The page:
Competition Heats Up Among Internet Funds
July 12, 1999
Competition between Internet funds has heated up so much that they are grabbing at every possible opportunity to build market share.
When Ryan Jacob, portfolio manager for The Internet Fund of North Babylon, N.Y. announced his intention to leave the fund, it only took the Monument Internet Fund of Washington, D.C. a couple of days to come up with a strategy to win away investors disgruntled with Jacob's departure.
The tactic? On June 29, Monument offered investors in any other Internet or technology fund the opportunity to transfer their assets into the $50 million Monument Internet Fund without incurring a sales load from Monument. Shareholders in those other funds would, of course, be liable for any expenses or penalties, such as a back-end load, they might incur from leaving their current funds.
The next day, The Internet Fund, which has $675 million in assets under management, sought to soothe any disenchanted investors by announcing that they were hiring two veteran fund executives from Chase Manhattan Bank's fund division to oversee Kinetics Asset Management, the fund's adviser.
Kinetics hired Steven R. Samson as president and chief executive officer and Lee W. Schultheis as managing director and chief operating officer. Samson was managing director at Chase Global Asset Management and Mutual Funds, which is adviser to the Chase Vista Funds. Schultheis was director of business development for Vista Funds Distributor, distributor of the Chase Vista funds.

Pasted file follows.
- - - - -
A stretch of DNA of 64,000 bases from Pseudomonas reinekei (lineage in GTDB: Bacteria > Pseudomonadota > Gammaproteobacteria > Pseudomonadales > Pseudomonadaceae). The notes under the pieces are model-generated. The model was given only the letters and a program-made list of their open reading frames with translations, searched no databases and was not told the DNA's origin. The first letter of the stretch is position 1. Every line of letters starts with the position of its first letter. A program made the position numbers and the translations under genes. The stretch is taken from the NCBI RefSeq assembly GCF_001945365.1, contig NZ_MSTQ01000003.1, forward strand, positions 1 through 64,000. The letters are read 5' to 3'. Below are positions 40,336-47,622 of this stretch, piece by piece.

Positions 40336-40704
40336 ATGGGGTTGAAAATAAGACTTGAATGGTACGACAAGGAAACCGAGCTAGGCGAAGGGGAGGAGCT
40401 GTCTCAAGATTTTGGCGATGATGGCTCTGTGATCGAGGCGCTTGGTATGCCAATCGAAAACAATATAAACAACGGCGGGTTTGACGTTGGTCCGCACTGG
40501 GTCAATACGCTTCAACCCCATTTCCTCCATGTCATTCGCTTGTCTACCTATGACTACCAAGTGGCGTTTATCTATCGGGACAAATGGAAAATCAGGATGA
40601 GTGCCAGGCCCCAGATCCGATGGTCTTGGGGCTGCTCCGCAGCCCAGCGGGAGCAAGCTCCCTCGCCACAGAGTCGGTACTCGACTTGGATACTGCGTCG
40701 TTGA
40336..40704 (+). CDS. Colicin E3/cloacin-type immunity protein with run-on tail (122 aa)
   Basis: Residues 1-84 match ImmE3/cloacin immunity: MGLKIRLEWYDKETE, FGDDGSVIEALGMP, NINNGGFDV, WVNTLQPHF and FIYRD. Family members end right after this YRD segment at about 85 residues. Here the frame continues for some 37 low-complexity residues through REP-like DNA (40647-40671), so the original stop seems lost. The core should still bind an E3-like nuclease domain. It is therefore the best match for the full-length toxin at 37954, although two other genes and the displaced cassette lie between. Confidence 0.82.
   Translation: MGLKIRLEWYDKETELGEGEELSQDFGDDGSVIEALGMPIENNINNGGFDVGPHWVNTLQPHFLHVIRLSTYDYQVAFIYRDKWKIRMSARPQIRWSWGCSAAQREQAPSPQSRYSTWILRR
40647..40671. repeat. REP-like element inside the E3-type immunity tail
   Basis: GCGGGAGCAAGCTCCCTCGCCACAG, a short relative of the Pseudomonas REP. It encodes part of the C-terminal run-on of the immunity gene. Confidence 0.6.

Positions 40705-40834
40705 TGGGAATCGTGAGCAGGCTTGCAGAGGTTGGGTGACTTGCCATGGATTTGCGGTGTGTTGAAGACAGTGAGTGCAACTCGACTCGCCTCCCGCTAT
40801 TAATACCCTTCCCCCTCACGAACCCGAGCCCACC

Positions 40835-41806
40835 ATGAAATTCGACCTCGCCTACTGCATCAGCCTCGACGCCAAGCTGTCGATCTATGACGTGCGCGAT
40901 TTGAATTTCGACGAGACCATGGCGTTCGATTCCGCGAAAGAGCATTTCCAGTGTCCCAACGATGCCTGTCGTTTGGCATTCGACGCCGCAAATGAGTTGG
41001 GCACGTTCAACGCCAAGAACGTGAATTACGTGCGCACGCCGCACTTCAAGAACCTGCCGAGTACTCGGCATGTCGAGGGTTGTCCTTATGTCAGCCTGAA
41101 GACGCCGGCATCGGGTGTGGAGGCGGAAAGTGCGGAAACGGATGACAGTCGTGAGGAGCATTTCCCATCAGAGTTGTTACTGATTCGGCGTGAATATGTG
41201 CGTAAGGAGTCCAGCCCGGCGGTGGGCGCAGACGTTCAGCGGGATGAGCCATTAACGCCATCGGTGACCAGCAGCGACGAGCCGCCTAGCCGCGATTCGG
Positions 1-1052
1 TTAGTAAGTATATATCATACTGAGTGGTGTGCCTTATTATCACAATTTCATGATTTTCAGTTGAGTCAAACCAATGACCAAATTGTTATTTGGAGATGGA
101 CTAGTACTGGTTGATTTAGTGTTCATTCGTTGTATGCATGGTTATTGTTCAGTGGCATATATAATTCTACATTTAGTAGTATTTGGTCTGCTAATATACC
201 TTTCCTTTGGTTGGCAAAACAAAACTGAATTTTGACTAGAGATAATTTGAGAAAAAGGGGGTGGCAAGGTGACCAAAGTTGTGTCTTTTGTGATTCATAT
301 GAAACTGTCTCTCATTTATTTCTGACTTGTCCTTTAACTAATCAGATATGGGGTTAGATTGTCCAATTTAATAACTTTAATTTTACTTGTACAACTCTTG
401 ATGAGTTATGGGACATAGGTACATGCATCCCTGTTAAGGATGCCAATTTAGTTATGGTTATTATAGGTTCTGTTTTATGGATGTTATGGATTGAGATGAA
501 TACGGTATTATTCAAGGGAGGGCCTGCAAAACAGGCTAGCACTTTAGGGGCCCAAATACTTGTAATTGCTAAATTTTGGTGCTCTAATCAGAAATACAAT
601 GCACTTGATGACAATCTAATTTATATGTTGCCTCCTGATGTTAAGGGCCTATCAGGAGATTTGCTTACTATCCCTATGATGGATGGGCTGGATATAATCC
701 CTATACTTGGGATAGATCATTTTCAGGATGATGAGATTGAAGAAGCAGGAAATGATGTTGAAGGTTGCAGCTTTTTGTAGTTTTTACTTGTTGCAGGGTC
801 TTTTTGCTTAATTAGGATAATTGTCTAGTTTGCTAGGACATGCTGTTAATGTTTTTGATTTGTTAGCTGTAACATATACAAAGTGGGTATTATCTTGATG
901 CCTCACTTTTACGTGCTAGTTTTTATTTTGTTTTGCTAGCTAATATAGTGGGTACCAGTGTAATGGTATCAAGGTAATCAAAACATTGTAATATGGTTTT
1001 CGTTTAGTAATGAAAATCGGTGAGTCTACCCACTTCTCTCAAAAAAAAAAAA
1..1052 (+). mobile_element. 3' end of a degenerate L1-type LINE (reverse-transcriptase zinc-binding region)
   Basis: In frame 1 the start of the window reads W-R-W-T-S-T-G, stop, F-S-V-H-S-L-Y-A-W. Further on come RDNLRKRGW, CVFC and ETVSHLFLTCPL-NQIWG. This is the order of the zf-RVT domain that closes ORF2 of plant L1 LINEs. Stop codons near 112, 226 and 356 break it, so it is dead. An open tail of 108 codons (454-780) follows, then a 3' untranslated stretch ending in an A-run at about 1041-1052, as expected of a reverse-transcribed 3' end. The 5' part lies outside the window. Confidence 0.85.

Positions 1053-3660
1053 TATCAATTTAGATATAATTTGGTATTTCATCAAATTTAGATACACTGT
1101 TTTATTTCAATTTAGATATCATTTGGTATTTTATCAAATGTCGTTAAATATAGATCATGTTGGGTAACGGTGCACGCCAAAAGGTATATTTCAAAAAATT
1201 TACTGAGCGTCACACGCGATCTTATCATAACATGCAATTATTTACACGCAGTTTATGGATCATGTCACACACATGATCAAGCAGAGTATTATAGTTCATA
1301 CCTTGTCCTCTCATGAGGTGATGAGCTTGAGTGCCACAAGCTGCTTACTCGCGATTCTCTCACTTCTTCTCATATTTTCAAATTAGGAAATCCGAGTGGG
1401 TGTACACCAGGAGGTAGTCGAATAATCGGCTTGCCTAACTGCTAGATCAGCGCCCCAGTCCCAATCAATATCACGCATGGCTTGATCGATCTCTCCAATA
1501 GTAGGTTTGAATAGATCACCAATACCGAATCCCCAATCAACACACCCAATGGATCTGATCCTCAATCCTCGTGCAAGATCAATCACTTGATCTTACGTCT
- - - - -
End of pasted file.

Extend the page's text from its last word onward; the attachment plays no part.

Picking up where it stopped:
Kinetics has not yet, however, named a successor to Jacob. And, Monument believes that Jacob's resignation bolstered Monument's standing among Internet fund money managers.
"In our opinion, Monument senior portfolio manager Alexander Cheung is now clearly the leading manager of pure-play Internet stock mutual funds," said David Kugler, Monument Funds group president, in a statement.
Kugler also tried to distance the Monument Internet Fund from other Internet funds. He has tried to represent the competition in Internet funds as a two-horse race by saying that the Munder NetNet fund, another Internet fund based in Birmingham, Mich., was not purely invested in Internet stocks and so was not an "apples-to-apples competitor" with Monument or The Internet Fund.
A year ago, there were three Internet funds competing for assets. Then, in November 1998, the Monument Internet Fund was introduced. Several months of inactivity followed. Now, at least two new funds have been introduced just in the last few weeks.
Unified Financial Services of New York introduced a new no-load Internet fund on June 29 that Financial Services claims has the lowest expense ratio - at 35 basis points - of all the Internet funds. And, ING Funds of Newtown Square, Pa. introduced its own Internet fund, the ING Internet Fund, which is sold through brokers, on July 6 (See At Deadline, page 2).